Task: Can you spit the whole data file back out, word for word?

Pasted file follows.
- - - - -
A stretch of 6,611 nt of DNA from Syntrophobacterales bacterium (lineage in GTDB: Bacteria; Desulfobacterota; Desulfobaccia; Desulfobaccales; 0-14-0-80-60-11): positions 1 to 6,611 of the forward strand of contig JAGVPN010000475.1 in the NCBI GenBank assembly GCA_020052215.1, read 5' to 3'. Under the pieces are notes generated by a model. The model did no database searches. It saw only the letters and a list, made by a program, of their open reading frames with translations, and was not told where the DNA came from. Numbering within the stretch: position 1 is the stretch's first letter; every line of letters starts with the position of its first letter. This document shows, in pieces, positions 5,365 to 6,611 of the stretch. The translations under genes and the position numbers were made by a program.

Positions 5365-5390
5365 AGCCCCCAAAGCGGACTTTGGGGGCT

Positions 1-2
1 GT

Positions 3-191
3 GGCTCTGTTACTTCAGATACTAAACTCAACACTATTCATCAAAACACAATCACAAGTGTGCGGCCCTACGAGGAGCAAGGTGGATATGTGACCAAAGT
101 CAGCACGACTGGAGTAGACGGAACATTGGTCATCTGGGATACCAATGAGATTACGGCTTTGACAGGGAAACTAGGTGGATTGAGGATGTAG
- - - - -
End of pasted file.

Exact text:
A stretch of 6,611 nt of DNA from Syntrophobacterales bacterium (lineage in GTDB: Bacteria; Desulfobacterota; Desulfobaccia; Desulfobaccales; 0-14-0-80-60-11): positions 1 to 6,611 of the forward strand of contig JAGVPN010000475.1 in the NCBI GenBank assembly GCA_020052215.1, read 5' to 3'. Under the pieces are notes generated by a model. The model did no database searches. It saw only the letters and a list, made by a program, of their open reading frames with translations, and was not told where the DNA came from. Numbering within the stretch: position 1 is the stretch's first letter; every line of letters starts with the position of its first letter. This document shows, in pieces, positions 5,365 to 6,611 of the stretch. The translations under genes and the position numbers were made by a program.

Positions 5365-5390
5365 AGCCCCCAAAGCGGACTTTGGGGGCT

Positions 1-2
1 GT

Positions 3-191
3 GGCTCTGTTACTTCAGATACTAAACTCAACACTATTCATCAAAACACAATCACAAGTGTGCGGCCCTACGAGGAGCAAGGTGGATATGTGACCAAAGT
101 CAGCACGACTGGAGTAGACGGAACATTGGTCATCTGGGATACCAATGAGATTACGGCTTTGACAGGGAAACTAGGTGGATTGAGGATGTAG